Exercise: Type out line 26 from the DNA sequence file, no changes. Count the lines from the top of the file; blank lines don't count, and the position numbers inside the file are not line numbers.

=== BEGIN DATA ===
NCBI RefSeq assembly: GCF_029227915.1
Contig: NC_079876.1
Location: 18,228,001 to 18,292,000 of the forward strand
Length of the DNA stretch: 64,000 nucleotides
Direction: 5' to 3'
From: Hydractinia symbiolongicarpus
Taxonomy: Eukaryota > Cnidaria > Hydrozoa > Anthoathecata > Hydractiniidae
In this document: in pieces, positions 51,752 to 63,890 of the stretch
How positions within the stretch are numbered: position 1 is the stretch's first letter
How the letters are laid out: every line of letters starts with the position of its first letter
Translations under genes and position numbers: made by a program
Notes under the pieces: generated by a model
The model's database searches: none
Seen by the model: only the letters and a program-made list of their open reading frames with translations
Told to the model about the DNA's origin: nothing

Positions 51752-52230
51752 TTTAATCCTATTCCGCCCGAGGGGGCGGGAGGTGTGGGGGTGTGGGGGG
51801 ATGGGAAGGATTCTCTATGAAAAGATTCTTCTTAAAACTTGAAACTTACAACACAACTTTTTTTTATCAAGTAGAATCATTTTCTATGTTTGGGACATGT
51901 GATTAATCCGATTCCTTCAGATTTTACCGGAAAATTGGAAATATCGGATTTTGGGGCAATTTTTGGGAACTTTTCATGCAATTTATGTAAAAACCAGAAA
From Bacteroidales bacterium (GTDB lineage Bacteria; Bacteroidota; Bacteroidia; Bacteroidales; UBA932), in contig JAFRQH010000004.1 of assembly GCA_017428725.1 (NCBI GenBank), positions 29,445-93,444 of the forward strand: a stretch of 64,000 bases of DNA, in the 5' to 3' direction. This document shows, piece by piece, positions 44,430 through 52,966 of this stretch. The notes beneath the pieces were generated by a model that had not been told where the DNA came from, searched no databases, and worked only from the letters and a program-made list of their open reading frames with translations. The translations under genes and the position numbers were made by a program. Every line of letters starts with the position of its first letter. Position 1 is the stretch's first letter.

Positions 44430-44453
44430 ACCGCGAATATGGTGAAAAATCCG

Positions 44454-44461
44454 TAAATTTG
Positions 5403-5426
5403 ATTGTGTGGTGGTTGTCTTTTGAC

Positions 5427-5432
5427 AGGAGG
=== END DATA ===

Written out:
5403 ATTGTGTGGTGGTTGTCTTTTGAC